“The Golems are attacking! The Golems are rebelling!”
Another serving Golem was trudging over to help Mage Rievan up. It was bending down with a healing potion in hand when two dozen spells blasted it apart. The people far from the actual scene began to panic at the scream, and the shouts were picked up and repeated.
Who had shouted it at first? Feor raised his voice to shout the truth, but too late. The first panicked [Mages] opened up on the Golems in the banquet hall, and then it was chaos.
Who had shouted that? Some panicked idiot?
The woman with the dark veil slowly walked out of the chaotic banquet hall. One of Doroumata’s daughters smiled. No one suspected someone who never spoke to shout. She quickened her pace. Things were going wrong, but their part in it remained the same.
An alarm began to ring as the Earthers looked at each other. Elena went pale and went for the door.
“What do we do? Did he betray us? W-what do we do, Elena?”
“The Earth-only rooms? We should hide! We should—”
The door opened. The Earthers froze and saw a figure standing there. He had…blonde hair, silver armor, and behind him was a half-Elf. And a Dwarf.
Ylawes Byres looked at the Earthers. He cleared his throat.
“Excuse me. We’re the Silver Swords. We’ve been hired to get you to a ship.”
Falene was groaning with apprehension, but Dawil and Ylawes had been talking with that friendly young man, Carn, and they were Gold-rank adventurers. In the chaos, the Earthers began their escape.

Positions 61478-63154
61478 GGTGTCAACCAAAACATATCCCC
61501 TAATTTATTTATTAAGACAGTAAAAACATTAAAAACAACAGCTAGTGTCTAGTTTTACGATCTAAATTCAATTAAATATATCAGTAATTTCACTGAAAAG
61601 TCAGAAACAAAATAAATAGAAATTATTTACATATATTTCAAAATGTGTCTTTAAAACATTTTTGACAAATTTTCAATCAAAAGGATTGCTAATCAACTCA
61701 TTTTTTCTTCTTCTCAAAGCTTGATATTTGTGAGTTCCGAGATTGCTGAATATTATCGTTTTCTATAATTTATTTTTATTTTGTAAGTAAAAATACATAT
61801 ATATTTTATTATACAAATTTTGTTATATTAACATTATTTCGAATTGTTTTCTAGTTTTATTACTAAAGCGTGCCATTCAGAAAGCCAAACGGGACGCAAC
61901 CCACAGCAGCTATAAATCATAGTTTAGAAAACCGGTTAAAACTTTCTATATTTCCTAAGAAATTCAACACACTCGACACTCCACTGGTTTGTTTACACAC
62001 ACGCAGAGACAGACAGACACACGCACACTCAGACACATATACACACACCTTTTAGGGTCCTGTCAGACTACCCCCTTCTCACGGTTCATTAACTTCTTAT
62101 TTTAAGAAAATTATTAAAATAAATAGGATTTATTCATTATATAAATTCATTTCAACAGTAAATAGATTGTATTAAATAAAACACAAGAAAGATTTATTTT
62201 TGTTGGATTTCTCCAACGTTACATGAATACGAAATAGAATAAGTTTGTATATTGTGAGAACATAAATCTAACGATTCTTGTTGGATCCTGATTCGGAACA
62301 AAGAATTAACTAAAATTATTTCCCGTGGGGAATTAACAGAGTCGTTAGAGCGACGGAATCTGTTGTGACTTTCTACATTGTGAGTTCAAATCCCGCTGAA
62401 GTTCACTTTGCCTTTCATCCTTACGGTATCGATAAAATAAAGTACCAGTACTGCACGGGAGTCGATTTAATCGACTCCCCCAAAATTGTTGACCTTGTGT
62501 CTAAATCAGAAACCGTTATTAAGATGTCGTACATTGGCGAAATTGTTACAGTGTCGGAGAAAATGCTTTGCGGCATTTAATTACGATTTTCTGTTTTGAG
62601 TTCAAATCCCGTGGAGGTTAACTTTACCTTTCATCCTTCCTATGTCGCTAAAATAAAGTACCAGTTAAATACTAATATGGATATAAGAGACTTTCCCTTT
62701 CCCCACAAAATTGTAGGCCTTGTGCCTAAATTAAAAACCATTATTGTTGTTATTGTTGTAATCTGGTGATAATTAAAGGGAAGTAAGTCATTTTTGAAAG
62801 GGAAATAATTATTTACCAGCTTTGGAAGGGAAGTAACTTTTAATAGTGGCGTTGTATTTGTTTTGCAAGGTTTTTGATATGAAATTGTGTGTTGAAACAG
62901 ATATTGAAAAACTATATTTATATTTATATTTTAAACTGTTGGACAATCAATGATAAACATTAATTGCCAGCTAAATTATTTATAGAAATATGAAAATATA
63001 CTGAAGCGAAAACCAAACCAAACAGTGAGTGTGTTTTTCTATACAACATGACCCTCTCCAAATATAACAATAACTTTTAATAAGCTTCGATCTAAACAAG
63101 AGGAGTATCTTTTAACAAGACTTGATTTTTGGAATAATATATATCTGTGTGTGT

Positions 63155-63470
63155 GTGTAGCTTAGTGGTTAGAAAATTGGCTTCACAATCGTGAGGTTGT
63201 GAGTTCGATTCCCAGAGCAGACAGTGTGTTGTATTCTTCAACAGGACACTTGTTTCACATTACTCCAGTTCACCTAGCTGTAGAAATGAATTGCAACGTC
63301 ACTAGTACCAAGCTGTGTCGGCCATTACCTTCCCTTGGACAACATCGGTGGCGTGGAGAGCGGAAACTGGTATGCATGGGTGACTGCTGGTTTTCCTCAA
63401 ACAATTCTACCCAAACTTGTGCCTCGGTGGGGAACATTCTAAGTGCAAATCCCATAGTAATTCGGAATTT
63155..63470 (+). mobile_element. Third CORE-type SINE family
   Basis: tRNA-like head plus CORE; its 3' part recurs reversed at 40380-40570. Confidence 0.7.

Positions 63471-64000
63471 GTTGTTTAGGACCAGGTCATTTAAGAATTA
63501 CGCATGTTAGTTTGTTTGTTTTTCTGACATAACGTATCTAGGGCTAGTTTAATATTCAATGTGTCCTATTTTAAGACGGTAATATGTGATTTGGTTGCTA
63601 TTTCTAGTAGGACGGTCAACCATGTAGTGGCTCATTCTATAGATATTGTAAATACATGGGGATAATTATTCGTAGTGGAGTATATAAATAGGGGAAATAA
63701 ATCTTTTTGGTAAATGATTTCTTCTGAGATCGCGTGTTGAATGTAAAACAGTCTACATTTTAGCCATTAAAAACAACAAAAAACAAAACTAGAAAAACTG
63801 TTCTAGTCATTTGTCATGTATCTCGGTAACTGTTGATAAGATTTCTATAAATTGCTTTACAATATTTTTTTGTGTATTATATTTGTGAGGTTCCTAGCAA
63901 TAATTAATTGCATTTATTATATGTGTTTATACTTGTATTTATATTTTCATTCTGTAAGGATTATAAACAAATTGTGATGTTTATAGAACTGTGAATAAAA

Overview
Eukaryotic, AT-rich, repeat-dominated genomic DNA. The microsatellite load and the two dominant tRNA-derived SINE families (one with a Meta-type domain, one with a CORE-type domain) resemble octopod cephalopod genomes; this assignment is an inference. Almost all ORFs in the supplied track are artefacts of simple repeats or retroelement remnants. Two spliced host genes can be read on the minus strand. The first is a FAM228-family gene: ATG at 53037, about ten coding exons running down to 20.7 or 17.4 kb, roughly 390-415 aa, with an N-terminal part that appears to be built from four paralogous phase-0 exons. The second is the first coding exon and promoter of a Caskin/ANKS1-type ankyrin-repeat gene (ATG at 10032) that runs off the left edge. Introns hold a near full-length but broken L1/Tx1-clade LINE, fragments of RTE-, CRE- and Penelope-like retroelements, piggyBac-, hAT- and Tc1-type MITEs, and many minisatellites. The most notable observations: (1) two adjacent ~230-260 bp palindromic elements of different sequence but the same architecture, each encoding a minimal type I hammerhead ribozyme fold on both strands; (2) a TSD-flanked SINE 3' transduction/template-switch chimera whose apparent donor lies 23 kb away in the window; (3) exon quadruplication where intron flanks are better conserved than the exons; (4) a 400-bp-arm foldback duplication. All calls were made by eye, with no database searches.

Golems under attack.
Somewhere a continent away, a Truestone Golem stopped paging through the Hundred Thousand Tomes academy for books on Zelkyr and Golems. She was going to have to pay a visit to Illivere.
But as the alarm reached her, Cognita Truestone’s head slowly rose, and her features changed.
Her eyes narrowed as she sensed Golems under attack. They were retreating in the face of panicked spells, many glancing off the Golems’ armor. Retreating…from their attackers.
A hauler-Golem stopped as a mage tried to blast the huge stone figure to pieces. The [Mage] had been casting spells wildly, perhaps even realizing the Golem wasn’t actually attacking and relishing the chance to damage—
The Lizardman looked up as the Golem’s impassive face suddenly turned…hostile. He backed up too slowly. The Golem calmly grabbed the [Mage]’s leg and swung him into a wall.
“Dead gods. They are att—”
Another [Mage] shouted in alarm—right before a serving Golem dropped its tray and put her into a chokehold. More and more Golems began to stop retreating and advanced. Cognita’s eyes narrowed.
Enough was enough. She sent a second command as her eyes began to glow, and one of Nerrhavia’s [Librarians] appeared with a stack of books. He took one look at Cognita, put the stack of books down, and ran. The Golems began to restore order. They were also going to find the intruder. And that meddlesome little Lifesand Golem.
And that stupid boy.
They threw themselves into the breach. The defenders and the attackers. Bleeding. Dying for a cause worth everything.
Somewhere, the Academy of [Mages] was in uproar. All to rescue one woman who sat in a guarded cell, watching and waiting.
Risk your very life for someone else. For a cause. It seemed nonsensical.
Yet she knew the feeling.
Honor. Respect. Fame. People laughed and said you could not eat these things, could not use them.
Yet they defined her. She was a name.